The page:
On my first trip to Hawaii during Spring break of 2008, I found myself excited to live in the Hawaii I was accustomed to seeing on television. I anticipated that when I arrived to this wonderful, carefree, perfect weather island and stepped off the plane that I would be greeted by a group of Hawaiian men and women in grass skirts. I expected to hear music and see that group of Hawaiian men and women dancing in two lines on either side of me. In the midst of the celebration of my arrival I would be greeted by a Hula dancer that would place a lei necklace around my neck and plant a kiss on my cheek.
When I arrived to the hotel I expected to be greeted by more Hawaiians in grass skirts and have more lei necklaces places upon my neck. When I went to the beach I expected to meet a younger Hawaiian male with whom I could spark up a spring fling, just as I had seen on television. Now as I reminisce about the trip, I realize that I was aiding to the disadvantages and negative connotation of tourism. I recognize that am a prime example of the tourist described in Jamaica Kincaid’s 1988 A Small Place.
I was the “ugly” tourist that was careless and showed little respect for the reality the civilians of Hawaii lived. I, just like the “ugly” tourist in Kincaid’s book, expected everything in Hawaii to pause and refocus itself on me. I expected everything to be perfect because “[I was] on my holiday; [I was] a tourist” (Kincaid 6). That group of Hawaiian men and women in grass skirts never greeted me when I arrived, the music did not play and the weather was not perfect. In fact it stormed while I was there on my vacation.
Unlike Stella Payne in Terry McMillan’s 1996 How Stella Got Her Groove Back, I never got my shot at an island romance because that young Hawaiian male never appeared. Now I recognize that tourism does have its disadvantages those nations and cultures that must sacrifice to appease tourists like myself that neither see nor care about the reality of the places they vacation in. But because my of the narrative about Hawaii that I had been sold all of my life, I could not help but to be selfish and enjoy as much of the glamourized Hawaii as possible.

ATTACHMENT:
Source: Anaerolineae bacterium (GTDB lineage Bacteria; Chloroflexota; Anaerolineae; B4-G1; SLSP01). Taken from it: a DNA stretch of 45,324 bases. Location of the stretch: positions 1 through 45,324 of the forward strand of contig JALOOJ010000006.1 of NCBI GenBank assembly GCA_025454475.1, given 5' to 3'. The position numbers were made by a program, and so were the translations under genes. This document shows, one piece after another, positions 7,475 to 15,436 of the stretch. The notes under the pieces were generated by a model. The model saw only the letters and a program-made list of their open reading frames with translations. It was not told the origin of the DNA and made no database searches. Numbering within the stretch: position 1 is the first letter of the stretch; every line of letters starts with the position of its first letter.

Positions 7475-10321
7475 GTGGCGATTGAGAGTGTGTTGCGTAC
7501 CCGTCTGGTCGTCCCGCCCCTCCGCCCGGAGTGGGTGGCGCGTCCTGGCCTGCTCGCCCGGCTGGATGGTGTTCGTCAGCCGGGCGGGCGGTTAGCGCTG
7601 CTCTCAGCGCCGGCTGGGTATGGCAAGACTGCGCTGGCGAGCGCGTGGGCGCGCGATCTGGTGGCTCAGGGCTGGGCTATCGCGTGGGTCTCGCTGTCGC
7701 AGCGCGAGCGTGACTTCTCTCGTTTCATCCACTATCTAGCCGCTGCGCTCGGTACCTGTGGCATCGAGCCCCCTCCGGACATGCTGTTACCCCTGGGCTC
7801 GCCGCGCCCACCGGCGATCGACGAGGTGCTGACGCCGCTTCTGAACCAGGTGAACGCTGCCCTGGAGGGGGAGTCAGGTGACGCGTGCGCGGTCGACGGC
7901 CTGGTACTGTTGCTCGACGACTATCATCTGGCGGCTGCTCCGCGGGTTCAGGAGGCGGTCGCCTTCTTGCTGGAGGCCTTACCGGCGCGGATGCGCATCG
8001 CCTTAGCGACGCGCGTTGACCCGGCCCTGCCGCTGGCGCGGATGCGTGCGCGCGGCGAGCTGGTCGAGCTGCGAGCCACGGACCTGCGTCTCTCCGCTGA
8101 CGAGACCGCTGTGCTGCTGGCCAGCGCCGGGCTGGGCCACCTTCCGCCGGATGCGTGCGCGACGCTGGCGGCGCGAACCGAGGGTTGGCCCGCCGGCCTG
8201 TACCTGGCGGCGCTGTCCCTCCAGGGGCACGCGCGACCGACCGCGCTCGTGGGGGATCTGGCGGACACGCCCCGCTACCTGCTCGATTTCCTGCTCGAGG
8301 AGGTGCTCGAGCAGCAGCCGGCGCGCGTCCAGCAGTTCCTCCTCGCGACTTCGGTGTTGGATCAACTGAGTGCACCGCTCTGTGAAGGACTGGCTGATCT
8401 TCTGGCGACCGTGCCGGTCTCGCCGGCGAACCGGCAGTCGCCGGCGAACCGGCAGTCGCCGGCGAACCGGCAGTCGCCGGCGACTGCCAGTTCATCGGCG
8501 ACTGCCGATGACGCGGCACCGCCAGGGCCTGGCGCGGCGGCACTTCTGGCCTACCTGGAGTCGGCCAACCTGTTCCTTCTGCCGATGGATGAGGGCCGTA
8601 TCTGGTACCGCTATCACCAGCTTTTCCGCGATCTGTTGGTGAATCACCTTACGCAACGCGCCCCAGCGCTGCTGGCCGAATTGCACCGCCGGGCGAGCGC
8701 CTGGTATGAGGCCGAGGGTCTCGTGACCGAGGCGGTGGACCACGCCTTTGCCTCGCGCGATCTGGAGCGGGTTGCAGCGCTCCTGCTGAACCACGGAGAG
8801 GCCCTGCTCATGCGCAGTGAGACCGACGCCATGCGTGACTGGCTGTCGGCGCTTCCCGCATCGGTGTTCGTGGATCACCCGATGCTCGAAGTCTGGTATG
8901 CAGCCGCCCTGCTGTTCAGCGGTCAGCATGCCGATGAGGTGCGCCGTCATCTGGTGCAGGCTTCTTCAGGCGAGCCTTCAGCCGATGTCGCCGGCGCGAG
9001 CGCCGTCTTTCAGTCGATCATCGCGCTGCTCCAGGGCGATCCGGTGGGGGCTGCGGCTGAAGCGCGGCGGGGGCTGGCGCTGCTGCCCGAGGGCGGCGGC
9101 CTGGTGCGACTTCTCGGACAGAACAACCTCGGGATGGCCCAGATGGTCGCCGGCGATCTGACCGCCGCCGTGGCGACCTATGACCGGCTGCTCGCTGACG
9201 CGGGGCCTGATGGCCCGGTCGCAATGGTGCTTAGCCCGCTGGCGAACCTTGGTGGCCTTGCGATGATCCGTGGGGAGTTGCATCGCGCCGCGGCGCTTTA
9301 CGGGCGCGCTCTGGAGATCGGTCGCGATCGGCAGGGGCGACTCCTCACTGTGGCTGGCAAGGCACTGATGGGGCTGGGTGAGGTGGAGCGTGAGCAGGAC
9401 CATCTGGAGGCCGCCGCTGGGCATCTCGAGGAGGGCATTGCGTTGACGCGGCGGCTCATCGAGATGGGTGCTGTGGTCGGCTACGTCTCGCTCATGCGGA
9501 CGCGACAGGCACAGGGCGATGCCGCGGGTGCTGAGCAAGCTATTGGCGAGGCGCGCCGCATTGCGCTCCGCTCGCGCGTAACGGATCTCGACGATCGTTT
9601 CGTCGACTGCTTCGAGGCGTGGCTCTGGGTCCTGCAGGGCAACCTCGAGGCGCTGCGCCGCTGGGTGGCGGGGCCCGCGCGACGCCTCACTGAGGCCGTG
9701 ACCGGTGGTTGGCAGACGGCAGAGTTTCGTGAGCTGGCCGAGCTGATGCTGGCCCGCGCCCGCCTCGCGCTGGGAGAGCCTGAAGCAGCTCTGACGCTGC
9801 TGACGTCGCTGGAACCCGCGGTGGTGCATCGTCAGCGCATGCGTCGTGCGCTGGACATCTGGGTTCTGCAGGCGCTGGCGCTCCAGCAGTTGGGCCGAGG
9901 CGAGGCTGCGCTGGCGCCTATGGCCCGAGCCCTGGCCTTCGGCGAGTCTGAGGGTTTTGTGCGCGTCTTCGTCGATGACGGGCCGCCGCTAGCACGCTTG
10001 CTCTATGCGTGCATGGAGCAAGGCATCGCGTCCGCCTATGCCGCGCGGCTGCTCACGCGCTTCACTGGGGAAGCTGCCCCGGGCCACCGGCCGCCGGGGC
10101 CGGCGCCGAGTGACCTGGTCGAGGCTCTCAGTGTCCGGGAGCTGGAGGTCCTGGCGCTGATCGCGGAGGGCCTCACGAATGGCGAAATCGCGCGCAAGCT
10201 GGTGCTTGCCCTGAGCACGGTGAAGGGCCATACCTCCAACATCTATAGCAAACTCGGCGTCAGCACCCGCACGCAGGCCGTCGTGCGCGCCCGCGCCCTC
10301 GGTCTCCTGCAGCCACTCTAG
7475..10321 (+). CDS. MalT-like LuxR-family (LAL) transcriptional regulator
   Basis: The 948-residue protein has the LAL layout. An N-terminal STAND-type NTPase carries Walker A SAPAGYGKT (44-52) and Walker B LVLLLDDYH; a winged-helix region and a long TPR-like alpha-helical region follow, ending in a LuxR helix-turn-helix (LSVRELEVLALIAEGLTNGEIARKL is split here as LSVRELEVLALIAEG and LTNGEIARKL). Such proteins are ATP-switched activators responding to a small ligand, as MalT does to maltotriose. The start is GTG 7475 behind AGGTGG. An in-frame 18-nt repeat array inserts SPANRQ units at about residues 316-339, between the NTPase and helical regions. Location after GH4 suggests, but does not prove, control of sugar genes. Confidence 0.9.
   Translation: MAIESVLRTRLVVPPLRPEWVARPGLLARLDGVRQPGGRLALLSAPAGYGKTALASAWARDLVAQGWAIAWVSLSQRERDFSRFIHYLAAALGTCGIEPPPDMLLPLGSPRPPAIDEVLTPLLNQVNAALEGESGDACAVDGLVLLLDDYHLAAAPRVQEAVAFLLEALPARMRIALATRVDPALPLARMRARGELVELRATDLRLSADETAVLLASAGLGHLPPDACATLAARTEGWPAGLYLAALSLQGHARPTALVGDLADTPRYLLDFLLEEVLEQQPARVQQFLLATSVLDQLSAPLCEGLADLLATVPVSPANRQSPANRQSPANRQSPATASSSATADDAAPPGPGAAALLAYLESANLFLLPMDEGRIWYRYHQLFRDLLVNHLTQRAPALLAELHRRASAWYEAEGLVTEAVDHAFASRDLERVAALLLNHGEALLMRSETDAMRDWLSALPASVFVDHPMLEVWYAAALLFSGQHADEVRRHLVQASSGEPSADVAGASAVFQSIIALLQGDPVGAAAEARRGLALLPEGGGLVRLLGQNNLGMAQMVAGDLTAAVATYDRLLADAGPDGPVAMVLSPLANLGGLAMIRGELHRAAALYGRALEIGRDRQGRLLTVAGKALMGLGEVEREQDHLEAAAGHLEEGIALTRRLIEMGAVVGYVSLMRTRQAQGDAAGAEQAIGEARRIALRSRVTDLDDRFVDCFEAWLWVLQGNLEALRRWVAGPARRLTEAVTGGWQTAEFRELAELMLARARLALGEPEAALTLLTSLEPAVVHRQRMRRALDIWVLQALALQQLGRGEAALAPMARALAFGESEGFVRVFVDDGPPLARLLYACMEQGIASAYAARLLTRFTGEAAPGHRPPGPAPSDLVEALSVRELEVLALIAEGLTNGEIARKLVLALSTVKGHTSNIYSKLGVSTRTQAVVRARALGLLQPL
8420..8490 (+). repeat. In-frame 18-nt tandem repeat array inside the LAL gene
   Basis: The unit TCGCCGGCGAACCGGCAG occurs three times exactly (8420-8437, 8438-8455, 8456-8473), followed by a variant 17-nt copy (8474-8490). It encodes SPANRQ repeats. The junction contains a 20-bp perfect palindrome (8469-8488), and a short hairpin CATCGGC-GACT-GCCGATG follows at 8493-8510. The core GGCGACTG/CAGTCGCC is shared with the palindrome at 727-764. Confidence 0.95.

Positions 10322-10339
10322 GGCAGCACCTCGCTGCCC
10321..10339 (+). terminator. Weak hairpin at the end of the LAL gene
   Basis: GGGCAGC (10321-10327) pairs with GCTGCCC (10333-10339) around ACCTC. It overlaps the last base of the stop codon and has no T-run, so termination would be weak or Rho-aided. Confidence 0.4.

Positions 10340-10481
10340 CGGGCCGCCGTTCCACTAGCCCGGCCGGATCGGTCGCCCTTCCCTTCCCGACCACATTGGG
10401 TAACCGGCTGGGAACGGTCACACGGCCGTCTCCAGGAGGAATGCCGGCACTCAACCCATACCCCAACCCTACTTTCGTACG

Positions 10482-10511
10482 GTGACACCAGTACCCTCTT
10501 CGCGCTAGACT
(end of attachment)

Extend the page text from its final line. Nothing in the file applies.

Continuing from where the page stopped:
Knowing this, I now aim to become more responsible in my travels. Having the knowledge about tourism and its advantages and disadvantages allows tourists and “host” nations to take more control over the situation. I suggest that the “host” nations and tourists make an effort to become more responsible by doing the following: engage in activities that add value to the community and overall experiences, support cultural diversity, make an effort to step outside of the typical narrative, and support tradition and cultural legacies.
Today, travelers have the ability to educate themselves on the different nations and cultures around the globe. By doing this, these travelers become more aware of the world in which they live and overall they become more responsible tourists. By being responsible tourists, travelers are now able to hold themselves accountable for the actions, thoughts and prejudices they bring with them on vacation. In doing this, tourists will no longer be fooled by the packaged narratives and will do their part in fighting against the disadvantages of tourism in culture.